Suga Yoshihide: Japan’s Next Prime Minister?


Once viewed as a dark horse at best, Chief Cabinet Secretary Suga Yoshihide has emerged as a leading contender to succeed Abe Shinzō as president of the ruling Liberal Democratic Party and prime minister of Japan.

Why Suga? Why Now?

Chief Cabinet Secretary Suga Yoshihide’s prospects of succeeding Prime Minister Abe Shinzō as leader of the Liberal Democratic Party and Japan have brightened as those of Abe’s rivals have dimmed. Former Chief Cabinet Secretary Ishiba Shigeru, who has twice fought Abe for leadership of the LDP (2012 and 2018), appears unlikely to marshal the necessary support in the Diet. Ishiba was the top vote getter in the first round of the 2012 LDP leadership election, but he lost to Abe in the second round, which is limited to Diet members, and he has failed to build his Diet support in the six and a half years since. Excluded from the cabinet in recent years, he receives media play only when attacking Abe’s policies, and this does not endear him to the LDP mainstream.

Former Minister for Foreign Affairs Kishida Fumio, now head of the LDP Policy Research Council, has taken the opposite tack, muting his criticism in hopes that Abe will designate him heir, notwithstanding ideological disagreements. But the history of the LDP teaches us that power is a prize politicians vie for, not a ripe fruit that falls into their laps.

As Abe has consolidated his power, his critics within the LDP have faded into irrelevance, and the media has had to cast about for other candidates. For a while, there was considerable buzz surrounding Diet member Koizumi Shinjirō, the popular, mediagenic son of former Prime Minister Koizumi Jun’ichirō. But clearly the young Koizumi’s time has not yet come. Given this vacuum, it was only natural that Suga’s name should come up. After all, no one has contributed more to the stability and longevity of the second Abe cabinet.

Nonetheless, until quite recently Suga was a relatively obscure figure with a remarkably low profile for a chief cabinet secretary. That changed in April this year, when millions of Japanese citizens watched him unveil the name of the new Reiwa era in a televised press conference. That scene is now stock video footage and will doubtless be replayed over and over in the months and years ahead. Suga’s name recognition has surged, and this is one reason LDP Diet members have begun to view him as a viable candidate.

The King’s Hand

During my long career as a political journalist, spanning almost 50 years and 22 cabinets, I have watched many chief cabinet secretaries at work. For me, the exemplar was always Gotōda Masaharu (chief cabinet secretary 1985–87 under Prime Minister Nakasone Yasuhiro), a man of high character and a master of political-administrative relations and crisis management. Lately, however, I have come to believe that top honors should go to Suga.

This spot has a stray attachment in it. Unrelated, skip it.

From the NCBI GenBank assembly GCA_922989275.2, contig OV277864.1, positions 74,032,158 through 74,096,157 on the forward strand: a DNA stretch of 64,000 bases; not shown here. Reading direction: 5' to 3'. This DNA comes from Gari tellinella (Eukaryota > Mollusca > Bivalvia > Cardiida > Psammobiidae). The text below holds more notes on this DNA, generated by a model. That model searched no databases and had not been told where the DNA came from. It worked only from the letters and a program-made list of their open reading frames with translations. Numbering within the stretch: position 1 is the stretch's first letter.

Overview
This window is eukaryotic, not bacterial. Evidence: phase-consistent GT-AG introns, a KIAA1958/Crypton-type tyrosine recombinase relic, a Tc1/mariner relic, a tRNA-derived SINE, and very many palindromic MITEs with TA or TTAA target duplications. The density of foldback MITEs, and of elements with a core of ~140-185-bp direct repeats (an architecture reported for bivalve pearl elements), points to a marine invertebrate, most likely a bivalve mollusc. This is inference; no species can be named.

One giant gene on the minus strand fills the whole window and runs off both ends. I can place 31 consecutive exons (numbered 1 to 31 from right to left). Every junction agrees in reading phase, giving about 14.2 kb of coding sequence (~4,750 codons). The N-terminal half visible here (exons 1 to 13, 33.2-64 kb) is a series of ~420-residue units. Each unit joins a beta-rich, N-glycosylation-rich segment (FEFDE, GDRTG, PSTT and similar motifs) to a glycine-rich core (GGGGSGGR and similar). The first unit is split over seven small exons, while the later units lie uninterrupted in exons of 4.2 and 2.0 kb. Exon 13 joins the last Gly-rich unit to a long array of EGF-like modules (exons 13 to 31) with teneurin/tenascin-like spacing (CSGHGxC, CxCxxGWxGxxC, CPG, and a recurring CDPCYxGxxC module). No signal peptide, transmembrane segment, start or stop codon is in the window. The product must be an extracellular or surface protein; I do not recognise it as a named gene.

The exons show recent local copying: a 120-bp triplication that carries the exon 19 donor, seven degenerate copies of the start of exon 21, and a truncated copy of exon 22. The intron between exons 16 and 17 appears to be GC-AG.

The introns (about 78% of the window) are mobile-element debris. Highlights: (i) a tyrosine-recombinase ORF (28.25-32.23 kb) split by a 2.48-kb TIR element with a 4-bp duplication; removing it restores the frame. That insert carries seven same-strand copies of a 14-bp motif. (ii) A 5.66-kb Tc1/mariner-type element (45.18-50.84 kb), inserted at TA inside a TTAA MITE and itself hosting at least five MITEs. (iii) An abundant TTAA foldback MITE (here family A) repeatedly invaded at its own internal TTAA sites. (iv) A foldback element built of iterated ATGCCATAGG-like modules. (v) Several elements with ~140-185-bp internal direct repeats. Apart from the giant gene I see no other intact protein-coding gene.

To begin with, as the cabinet’s key spokesperson, Suga has done a remarkable job of avoiding gaffes or sparking controversy at his numerous press conferences and briefings. He may not be entertaining, but he is certainly reliable.

Another strength is his ability to stand up to the bureaucracy by gathering information independently instead of accepting the ministries’ conclusions at face value.

Chief Cabinet Secretary Suga begins and ends his day by gathering information. He rises at five and reads the newspapers for an hour before watching the six o’clock news on NHK. Then it’s on to a breakfast meeting with experts in academia or the media. He also schedules at least two and sometimes three such get-togethers after hours, although he himself does not drink.

As head of the Cabinet Secretariat, the government’s control center, Suga also spends a huge amount of time consulting with the ministries and agencies on personnel appointments. This involvement reflects Suga’s conviction that personnel management is the key to the exercise of political power, and it has given him unprecedented control over the bureaucracy.

The position of chief cabinet secretary is an important one, and many LDP politicians have used it as a stepping stone to bigger and better things—specifically, the office of prime minister. But any sign of such ambition tends to erode the unity of the cabinet. Suga’s loyalty and dedication as Abe’s right-hand man are absolute. As a consequence, the relationship between Abe and Suga is airtight, and no one can come between them.

This strong and enduring relationship between the prime minister and his chief cabinet secretary is one of the things that has made it possible for Abe to achieve and maintain his position of virtually unchallenged authority within the ruling party. Today, after six and a half years as chief cabinet secretary, Suga is probably the most knowledgeable and astute operator in Japanese politics.

A Self-Made Politician